Every time our skin is cut or damaged, we are left with a scar, which is the result of how our body heals itself. Scar revision surgery aims to improve the aesthetic appearance of a scar but can also help to alleviate scars that continue to be painful or restrict movement even when healed.
When the skin has been injured, whether as a result of surgery, a burn or an accident, the body’s natural healing response is to produce fibrous scar tissue. This will look very different to the surrounding skin, in both colour and texture, and although this scar tissue will usually flatten and fade over time, it will likely always remain conspicuous.
Unfortunately, there’s no way of predicting exactly how a scar will heal and, in some instances, the scar will grow larger than the initial wound, appearing red, raised and shiny. This is known as keloid scarring.
Scar revision surgery cannot remove a scar entirely – in effect, you’re replacing one scar with another – but it can greatly improve the appearance of the damaged area. This can be achieved by excising the scar tissue and superior stitching of the new incision. Your surgeon may also reorient the scar so it is less visible or change its direction, so it is better aligned with the tension lines in the skin.
At Karidis Clinic, we also have a comprehensive range of non-surgical treatments that can be used in conjunction with scar revision surgery or as standalone treatments to reduce scarring.
FAQs for Scar Revision Surgery
Every scar revision patient is unique as scars vary greatly in their severity and positioning, so each case will need to be assessed in depth during your consultation. Our plastic surgeon will assess your existing scar, in terms of its location, size, presentation, as well as your skin quality.
Scar revision surgery can be performed under general or local anaesthetic depending on the extent of the procedure required. Whichever anaesthetic is used, it will typically be performed as a day case procedure, so you’ll be able to return home the same day.
You should be able to return to work within a week, but you’ll be advised to avoid any strenuous exercise or heavy lifting for up to a month as your new scar is healing.
Depending on the individual, the extent of the new scar and where it is positioned, the scar healing process can take between a few months to up to two years before the scar finally matures.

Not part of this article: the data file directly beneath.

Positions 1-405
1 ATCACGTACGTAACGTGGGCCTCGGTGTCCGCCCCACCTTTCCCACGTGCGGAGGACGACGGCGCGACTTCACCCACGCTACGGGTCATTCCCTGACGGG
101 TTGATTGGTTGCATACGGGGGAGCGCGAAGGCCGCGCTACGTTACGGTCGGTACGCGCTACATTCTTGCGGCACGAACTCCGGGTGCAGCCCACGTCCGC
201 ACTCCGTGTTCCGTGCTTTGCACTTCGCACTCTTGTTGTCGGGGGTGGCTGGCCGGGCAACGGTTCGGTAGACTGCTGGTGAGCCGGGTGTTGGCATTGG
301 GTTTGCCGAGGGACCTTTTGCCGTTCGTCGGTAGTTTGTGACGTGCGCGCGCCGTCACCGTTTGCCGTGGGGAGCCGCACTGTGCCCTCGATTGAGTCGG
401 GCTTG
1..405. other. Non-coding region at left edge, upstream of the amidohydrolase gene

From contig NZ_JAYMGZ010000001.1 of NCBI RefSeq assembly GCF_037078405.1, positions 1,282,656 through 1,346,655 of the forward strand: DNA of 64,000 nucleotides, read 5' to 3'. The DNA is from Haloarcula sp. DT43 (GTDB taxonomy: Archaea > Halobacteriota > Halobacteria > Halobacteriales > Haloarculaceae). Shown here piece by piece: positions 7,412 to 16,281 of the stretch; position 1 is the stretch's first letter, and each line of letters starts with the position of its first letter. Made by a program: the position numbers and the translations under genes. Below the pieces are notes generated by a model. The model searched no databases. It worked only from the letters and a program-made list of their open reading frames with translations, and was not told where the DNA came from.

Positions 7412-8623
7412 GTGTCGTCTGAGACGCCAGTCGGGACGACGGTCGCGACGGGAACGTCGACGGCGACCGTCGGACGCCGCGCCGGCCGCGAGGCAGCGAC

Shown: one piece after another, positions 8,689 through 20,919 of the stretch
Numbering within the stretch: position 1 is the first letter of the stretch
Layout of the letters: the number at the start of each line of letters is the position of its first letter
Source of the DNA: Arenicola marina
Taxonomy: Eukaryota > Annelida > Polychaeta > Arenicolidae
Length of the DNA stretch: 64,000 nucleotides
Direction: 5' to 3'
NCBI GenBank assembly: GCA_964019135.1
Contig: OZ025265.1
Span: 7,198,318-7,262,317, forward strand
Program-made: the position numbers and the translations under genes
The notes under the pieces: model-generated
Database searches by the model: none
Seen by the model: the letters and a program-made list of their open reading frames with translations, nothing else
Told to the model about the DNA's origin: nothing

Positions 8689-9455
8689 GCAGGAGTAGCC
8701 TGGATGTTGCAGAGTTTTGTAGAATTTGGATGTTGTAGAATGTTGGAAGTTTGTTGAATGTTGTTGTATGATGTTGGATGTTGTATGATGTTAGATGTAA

The thickness of the skin is a key factor; incisions made into thinner, more delicate skin, such as around the eyes, heals much faster than in thicker skin on the body.
Hypertrophic scars are essentially overgrown scars because the body hasn’t recognised when to stop the scarring process. They can be the result of a lot of tension on the healing area, and appear raised, thicker and wider than a normal scar. They can also be itchy and painful.
Hypertrophic scars are limited to the margins of the damaged skin area unlike keloid scars.
A keloid is a type of scar that grows larger than the initial wound and are the result of an overproduction of collagen. They can develop soon after the initial injury or even months or years later. The precise reason why they form isn’t clear, although darker-skinned individuals are more susceptible to developing them. They can form on any part of the body, but the chest, shoulders and upper back are especially prone.
Hypertrophic scarring can be greatly improved with scar revision surgery, but it may not be suitable for keloids as they may just reoccur. Steroid injections either into the initial keloid scar or after scar revision surgery may be advised.
All operations carry risks, although potential complications are typically minimal after scar revision surgery. Although the aim of the surgery is to achieve an improved scar, there is still the risk of problematic scarring as a result.